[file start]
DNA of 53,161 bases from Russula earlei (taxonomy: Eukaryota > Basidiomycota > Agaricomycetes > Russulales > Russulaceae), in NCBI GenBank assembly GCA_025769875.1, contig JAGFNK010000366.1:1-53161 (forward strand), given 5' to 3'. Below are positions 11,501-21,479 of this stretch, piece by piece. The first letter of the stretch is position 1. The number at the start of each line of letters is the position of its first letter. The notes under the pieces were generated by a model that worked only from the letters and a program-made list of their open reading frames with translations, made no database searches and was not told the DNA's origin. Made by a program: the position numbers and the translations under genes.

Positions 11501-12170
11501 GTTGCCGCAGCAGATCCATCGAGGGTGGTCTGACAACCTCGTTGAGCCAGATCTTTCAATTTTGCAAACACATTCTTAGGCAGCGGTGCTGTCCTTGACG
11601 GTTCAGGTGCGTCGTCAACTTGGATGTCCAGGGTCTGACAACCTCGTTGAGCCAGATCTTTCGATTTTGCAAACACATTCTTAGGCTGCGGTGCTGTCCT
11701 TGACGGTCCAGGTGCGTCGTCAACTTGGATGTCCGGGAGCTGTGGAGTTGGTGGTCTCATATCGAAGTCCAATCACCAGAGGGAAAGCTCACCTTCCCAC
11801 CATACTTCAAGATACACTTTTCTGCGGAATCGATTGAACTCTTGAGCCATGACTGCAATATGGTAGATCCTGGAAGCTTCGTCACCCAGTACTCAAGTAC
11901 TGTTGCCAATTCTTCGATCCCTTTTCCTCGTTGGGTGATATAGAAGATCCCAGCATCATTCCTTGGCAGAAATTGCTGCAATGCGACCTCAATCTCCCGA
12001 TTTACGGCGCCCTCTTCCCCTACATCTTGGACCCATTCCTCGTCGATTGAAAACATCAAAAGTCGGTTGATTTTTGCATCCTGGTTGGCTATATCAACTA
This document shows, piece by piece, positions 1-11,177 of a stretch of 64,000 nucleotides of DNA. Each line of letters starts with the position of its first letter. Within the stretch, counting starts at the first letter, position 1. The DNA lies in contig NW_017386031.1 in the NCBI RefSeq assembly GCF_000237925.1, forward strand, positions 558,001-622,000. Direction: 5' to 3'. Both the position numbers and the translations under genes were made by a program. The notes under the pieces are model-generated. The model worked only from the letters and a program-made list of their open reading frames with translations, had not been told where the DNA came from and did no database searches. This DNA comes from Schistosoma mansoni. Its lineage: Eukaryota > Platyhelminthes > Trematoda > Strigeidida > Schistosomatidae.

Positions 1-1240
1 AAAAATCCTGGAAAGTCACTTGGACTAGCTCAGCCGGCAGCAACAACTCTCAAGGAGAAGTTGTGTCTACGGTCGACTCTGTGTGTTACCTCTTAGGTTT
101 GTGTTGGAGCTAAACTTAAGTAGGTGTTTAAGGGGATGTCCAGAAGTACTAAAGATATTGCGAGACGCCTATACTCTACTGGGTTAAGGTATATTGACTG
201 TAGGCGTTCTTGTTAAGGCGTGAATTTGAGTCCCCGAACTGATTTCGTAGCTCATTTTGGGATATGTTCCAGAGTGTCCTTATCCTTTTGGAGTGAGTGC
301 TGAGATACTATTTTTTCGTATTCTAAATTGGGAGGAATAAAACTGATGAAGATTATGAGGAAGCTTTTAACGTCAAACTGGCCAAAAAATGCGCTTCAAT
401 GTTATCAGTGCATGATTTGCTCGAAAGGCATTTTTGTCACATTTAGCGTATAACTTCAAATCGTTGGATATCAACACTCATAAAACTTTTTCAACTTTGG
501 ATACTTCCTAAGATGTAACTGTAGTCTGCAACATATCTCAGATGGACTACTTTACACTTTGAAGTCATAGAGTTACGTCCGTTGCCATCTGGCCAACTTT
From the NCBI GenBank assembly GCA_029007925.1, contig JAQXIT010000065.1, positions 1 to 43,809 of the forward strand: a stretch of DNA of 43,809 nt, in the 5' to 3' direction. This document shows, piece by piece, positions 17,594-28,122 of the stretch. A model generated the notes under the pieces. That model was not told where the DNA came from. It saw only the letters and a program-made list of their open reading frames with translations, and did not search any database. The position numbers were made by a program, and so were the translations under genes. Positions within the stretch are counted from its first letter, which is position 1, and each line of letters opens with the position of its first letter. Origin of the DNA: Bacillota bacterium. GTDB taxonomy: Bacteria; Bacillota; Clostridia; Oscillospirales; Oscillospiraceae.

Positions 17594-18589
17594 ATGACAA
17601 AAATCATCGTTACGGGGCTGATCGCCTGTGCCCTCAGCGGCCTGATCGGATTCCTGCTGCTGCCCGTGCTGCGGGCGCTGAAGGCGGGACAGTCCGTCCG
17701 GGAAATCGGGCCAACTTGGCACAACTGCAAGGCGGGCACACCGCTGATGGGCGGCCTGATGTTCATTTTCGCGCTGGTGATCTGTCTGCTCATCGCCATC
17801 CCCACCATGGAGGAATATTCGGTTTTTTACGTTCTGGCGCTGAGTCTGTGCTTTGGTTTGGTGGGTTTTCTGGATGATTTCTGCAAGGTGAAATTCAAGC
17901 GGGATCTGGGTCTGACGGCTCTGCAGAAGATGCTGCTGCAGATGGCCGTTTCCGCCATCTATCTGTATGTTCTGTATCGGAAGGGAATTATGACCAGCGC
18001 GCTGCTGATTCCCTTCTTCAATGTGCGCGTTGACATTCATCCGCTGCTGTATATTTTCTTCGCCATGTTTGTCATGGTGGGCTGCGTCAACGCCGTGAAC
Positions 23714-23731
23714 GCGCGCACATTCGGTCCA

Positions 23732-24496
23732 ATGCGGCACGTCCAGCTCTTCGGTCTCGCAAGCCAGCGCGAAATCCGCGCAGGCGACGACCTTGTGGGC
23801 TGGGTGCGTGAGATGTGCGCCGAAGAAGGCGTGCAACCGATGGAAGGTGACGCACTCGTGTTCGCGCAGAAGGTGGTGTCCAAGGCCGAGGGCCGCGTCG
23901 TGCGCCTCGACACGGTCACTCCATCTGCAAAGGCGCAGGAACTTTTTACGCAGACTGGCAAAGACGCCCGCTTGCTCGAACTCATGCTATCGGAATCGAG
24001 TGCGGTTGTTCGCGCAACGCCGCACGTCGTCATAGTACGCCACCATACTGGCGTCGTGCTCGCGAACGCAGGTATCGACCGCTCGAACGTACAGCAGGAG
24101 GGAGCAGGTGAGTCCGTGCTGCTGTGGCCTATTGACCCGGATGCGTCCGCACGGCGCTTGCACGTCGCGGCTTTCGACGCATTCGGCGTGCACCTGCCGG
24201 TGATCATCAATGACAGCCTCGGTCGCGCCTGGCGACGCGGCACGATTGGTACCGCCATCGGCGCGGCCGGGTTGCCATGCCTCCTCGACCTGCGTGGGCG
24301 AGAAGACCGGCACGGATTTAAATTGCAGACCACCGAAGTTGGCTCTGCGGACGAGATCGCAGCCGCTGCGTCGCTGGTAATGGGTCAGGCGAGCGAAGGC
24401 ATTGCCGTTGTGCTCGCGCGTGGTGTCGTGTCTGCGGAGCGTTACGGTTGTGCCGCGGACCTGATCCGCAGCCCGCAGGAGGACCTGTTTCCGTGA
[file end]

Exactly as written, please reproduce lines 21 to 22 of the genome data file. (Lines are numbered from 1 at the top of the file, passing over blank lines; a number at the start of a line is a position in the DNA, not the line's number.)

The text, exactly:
17701 GGAAATCGGGCCAACTTGGCACAACTGCAAGGCGGGCACACCGCTGATGGGCGGCCTGATGTTCATTTTCGCGCTGGTGATCTGTCTGCTCATCGCCATC
17801 CCCACCATGGAGGAATATTCGGTTTTTTACGTTCTGGCGCTGAGTCTGTGCTTTGGTTTGGTGGGTTTTCTGGATGATTTCTGCAAGGTGAAATTCAAGC